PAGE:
chapter 4 What You Have to Understand to Begin Fundraising
This chapter lays out several key principles that apply to all fundraising: why do fundraising, where the money should come from, why people give to nonprofits, and who can raise funds.
Let’s start with a question: What does an organization want from fundraising? Although you may think the answer is money, it’s not; it’s donors. Not donations, but donors; not gifts, but givers. We do fundraising in order to build relationships with a broad cross-section of people who will do some or all of the following for our organization: give money themselves, ask others to give, open doors to institutional giving, volunteer, say nice things about our organization, and so on. You want people to make donations and to feel so good about how they were treated and what you did with the money they gave that they want to give again and again.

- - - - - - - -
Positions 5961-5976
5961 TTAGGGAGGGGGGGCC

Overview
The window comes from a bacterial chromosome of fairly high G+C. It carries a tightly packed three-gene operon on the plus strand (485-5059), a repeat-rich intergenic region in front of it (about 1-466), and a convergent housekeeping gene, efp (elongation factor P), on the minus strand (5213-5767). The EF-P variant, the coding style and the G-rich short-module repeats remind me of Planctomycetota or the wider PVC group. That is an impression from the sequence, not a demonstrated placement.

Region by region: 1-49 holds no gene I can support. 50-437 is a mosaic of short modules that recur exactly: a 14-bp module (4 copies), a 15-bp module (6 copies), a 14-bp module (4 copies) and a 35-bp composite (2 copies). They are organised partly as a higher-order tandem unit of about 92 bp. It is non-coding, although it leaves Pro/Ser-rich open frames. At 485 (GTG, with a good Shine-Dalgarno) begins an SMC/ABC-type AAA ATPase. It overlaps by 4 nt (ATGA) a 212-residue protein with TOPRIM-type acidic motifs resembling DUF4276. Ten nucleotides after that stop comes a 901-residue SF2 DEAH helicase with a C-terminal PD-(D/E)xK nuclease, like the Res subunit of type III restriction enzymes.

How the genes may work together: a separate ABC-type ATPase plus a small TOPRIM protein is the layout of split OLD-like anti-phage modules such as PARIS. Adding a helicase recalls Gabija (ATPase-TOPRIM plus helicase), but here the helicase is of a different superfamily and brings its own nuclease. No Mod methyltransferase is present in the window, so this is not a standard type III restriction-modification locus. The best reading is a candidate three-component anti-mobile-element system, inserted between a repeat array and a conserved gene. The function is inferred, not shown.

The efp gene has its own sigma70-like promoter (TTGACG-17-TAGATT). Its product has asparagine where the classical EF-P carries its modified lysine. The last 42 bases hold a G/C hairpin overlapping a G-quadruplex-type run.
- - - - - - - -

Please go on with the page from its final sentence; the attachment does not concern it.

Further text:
Focusing on building a donor base rather than on simply raising money means that sometimes you will undertake a fundraising strategy that does not raise money in the first year, such as direct mail, or that may not raise money for several years, such as legacy giving. It means that you will relate to your donors as individual human beings rather than as ATMs whom you engage when you want money but whom you otherwise ignore. It means you will plan your fundraising for both the short term and the long term and look at the results of any fundraising strategy not only for the next month but also for ...
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